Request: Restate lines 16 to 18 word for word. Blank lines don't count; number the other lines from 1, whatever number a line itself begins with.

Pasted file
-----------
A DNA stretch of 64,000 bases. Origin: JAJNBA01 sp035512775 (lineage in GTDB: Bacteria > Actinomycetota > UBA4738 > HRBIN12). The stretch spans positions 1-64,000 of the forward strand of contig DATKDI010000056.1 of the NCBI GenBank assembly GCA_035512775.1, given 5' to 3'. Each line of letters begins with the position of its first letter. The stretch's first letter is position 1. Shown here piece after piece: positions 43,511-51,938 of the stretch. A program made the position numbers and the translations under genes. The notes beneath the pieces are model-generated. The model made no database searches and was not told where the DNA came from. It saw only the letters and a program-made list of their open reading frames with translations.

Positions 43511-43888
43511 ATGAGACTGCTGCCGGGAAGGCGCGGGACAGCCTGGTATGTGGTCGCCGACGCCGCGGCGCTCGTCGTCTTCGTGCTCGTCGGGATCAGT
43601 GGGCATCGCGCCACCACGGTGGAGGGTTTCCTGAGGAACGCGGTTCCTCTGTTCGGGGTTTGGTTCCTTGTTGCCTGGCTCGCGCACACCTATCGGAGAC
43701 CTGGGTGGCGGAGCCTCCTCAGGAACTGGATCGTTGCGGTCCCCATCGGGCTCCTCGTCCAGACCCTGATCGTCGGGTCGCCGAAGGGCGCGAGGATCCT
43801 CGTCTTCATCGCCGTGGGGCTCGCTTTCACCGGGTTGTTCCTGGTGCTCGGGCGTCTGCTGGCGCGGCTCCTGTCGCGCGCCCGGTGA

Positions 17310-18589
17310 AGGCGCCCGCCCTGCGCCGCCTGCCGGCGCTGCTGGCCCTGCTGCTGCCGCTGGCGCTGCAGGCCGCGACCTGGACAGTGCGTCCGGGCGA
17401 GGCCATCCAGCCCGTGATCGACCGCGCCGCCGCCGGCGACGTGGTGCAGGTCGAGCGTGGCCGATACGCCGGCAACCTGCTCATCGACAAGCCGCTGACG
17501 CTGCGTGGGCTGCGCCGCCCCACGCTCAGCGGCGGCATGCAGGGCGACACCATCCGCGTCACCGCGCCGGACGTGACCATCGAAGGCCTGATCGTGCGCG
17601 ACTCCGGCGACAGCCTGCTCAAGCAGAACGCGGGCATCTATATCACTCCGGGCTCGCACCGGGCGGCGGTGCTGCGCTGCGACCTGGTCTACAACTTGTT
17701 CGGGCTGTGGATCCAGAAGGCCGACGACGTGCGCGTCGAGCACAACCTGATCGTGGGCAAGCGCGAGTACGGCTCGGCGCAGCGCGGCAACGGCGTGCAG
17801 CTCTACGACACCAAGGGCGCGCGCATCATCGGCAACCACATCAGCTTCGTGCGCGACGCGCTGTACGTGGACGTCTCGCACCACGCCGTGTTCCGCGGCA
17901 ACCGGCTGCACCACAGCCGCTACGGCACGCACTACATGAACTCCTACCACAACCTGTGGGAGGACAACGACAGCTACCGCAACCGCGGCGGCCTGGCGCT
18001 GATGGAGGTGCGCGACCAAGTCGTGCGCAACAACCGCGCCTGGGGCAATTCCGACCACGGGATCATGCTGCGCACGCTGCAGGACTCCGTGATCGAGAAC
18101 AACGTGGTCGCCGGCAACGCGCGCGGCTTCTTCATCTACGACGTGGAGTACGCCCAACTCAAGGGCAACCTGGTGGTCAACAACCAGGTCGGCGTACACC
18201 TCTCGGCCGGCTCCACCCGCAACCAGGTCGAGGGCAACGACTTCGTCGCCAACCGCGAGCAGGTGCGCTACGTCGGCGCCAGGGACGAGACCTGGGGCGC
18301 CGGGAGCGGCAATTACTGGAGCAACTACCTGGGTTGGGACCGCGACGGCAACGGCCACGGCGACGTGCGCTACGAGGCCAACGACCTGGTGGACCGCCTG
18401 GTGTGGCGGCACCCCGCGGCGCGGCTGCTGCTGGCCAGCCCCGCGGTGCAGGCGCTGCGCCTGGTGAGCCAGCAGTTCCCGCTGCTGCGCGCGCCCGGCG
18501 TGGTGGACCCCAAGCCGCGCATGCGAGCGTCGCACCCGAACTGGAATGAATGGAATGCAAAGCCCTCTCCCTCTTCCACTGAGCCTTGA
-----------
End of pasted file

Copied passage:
18101 AACGTGGTCGCCGGCAACGCGCGCGGCTTCTTCATCTACGACGTGGAGTACGCCCAACTCAAGGGCAACCTGGTGGTCAACAACCAGGTCGGCGTACACC
18201 TCTCGGCCGGCTCCACCCGCAACCAGGTCGAGGGCAACGACTTCGTCGCCAACCGCGAGCAGGTGCGCTACGTCGGCGCCAGGGACGAGACCTGGGGCGC
18301 CGGGAGCGGCAATTACTGGAGCAACTACCTGGGTTGGGACCGCGACGGCAACGGCCACGGCGACGTGCGCTACGAGGCCAACGACCTGGTGGACCGCCTG